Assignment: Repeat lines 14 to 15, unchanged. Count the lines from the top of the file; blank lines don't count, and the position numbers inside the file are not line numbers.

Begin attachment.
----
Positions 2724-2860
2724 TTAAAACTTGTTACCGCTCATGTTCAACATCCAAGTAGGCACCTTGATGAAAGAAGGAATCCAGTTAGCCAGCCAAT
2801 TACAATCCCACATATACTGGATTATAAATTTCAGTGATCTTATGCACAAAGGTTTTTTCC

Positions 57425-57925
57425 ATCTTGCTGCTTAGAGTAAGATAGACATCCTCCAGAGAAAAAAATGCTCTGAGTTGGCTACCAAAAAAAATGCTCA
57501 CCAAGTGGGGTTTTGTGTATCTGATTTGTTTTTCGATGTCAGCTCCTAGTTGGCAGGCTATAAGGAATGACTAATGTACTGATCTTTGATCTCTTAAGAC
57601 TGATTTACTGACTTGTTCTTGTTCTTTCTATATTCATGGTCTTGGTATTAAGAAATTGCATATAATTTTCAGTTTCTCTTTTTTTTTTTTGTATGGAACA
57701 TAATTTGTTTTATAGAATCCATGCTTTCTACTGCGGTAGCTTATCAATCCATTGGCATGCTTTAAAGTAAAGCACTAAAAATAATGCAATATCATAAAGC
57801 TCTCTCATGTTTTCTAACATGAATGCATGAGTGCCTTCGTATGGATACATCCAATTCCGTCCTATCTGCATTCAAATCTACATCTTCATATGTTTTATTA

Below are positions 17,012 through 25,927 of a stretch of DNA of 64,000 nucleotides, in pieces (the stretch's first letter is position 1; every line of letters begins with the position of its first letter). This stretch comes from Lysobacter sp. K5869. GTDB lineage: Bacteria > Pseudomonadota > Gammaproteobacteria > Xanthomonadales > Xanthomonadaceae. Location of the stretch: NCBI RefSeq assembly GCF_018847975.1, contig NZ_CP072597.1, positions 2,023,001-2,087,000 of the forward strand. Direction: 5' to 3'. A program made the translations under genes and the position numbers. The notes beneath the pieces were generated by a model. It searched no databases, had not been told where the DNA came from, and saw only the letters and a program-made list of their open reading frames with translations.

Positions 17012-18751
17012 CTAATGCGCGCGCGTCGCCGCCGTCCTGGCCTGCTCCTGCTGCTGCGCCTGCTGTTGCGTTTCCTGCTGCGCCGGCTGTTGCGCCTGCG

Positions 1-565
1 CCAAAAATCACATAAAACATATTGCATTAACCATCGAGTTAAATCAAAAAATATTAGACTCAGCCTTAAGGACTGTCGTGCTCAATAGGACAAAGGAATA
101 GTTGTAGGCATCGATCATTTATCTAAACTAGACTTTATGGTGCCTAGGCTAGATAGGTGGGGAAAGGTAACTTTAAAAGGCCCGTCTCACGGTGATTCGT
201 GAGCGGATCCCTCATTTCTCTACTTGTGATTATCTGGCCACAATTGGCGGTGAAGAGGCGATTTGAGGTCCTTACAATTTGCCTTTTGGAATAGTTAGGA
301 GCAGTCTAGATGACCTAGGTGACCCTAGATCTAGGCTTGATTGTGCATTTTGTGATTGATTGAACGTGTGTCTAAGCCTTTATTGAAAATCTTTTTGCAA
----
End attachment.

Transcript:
1 CCAAAAATCACATAAAACATATTGCATTAACCATCGAGTTAAATCAAAAAATATTAGACTCAGCCTTAAGGACTGTCGTGCTCAATAGGACAAAGGAATA
101 GTTGTAGGCATCGATCATTTATCTAAACTAGACTTTATGGTGCCTAGGCTAGATAGGTGGGGAAAGGTAACTTTAAAAGGCCCGTCTCACGGTGATTCGT